School of Business publications portal
This portal is no longer updated. Aalto University School of Business Master's Theses are now in the Aaltodoc publication archive (Aalto University institutional repository)
School of Business | Department of Marketing | Marketing | 2014
Thesis number: 13729
What motivates consumers to co-create value in online communities?
Author: Aspinen, Taru
Title: What motivates consumers to co-create value in online communities?
Year: 2014  Language: eng
Department: Department of Marketing
Academic subject: Marketing
Index terms: markkinointi; marketing; internet; internet; yhteisöt; communities; arvoketju; value chain; kuluttajat; consumers; kuluttajakäyttäytyminen; consumer behaviour; sosiaalinen media; social media; psykologia; psychology; motivaatio; motivation
Pages: 68
Key terms: co-creation; consumer motives; social media; motivation; online community; uses & Gratification theory
Objective of the Study:

The focus of this thesis is to identify consumer motivations to voluntarily engage in online communities and co-create value.

Theoretical Framework and Methodology:

This research is qualitative and interpretive in nature. The literature review shows five relevant motivational factors, which are mainly based on the Uses & Gratification theory by Katz et al (1974). A theoretical framework has been derived from the findings in the literature review, and the empirical research has been based on this model. A semi-structured interview guide was designed to examine various aspects of the research problem. The interview transcripts were analyzed using hermeneutic logic starting from categorizing emerging overall themes, and moving on to careful analysis of parts of the text. Through a series of part-to-whole iterations, a deep understanding of the text and it themes was sought.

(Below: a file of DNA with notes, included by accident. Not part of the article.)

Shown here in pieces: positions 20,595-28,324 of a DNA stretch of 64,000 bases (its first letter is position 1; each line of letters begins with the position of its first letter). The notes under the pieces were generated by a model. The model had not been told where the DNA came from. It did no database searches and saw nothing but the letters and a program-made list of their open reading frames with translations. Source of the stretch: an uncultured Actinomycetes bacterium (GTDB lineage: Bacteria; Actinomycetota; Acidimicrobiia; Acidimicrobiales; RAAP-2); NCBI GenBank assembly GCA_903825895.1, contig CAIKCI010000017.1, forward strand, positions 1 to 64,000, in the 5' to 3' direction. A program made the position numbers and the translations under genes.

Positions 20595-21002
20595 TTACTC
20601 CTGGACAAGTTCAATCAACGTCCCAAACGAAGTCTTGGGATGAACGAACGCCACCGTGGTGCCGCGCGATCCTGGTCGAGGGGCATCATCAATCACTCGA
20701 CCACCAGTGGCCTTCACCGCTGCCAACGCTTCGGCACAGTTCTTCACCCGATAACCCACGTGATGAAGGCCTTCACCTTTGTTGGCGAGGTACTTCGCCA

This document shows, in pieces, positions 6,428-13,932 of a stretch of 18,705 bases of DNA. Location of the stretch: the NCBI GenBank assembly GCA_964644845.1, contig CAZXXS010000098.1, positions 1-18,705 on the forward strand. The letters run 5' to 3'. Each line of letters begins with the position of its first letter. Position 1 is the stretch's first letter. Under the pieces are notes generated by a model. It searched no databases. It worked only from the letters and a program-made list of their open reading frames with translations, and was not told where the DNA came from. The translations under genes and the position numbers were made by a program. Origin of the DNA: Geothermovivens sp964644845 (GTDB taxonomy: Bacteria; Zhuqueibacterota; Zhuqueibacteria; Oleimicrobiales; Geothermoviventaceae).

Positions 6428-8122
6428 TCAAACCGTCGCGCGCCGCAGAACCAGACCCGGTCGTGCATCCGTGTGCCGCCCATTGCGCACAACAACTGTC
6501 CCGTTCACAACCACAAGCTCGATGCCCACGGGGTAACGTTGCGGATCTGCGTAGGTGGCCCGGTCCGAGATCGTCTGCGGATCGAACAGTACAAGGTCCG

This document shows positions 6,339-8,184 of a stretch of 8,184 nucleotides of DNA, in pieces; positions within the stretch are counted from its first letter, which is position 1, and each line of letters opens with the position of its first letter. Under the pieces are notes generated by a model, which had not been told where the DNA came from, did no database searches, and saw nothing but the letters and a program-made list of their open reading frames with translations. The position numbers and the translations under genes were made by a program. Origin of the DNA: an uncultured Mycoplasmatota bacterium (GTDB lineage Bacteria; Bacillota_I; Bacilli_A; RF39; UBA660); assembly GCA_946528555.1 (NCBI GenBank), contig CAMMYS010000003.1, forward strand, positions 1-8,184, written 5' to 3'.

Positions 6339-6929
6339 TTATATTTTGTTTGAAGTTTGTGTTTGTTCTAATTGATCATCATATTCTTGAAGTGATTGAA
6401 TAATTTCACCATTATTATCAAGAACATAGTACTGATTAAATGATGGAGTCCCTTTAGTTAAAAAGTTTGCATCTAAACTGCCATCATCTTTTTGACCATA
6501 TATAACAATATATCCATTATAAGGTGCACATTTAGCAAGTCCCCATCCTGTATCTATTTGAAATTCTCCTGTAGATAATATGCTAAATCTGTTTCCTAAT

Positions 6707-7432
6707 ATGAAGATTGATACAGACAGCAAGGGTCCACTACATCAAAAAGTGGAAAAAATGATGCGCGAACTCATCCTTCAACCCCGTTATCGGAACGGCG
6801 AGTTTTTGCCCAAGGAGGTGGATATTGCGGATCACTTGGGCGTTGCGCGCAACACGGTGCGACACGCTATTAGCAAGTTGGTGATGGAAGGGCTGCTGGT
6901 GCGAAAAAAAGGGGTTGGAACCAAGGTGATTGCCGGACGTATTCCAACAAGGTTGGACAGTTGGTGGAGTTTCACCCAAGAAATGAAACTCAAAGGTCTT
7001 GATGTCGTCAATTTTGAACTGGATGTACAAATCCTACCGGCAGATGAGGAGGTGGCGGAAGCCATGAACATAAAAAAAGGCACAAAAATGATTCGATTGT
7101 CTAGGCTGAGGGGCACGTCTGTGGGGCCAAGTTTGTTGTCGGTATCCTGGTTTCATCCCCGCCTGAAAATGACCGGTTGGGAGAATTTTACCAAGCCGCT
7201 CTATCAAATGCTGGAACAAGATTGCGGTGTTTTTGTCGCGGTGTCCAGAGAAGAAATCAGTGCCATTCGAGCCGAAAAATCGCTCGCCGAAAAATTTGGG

Findings and Conclusions:

The results revealed two groups of co-creators, motivated members and non-motivated members. Moreover, the motivational factors recognized in the theoretical framework are in line with the interview findings. The main findings from the empirical part of this thesis show that most of the participants are motivated by three different intrinsic approaches, which are the social integrative, hedonic integrative and personal integrative. The findings also provide additional evidence that consumers are increasingly interested in actively engaging in value co-creation rather than being passive recipients.
Master's theses are stored at Learning Centre in Otaniemi.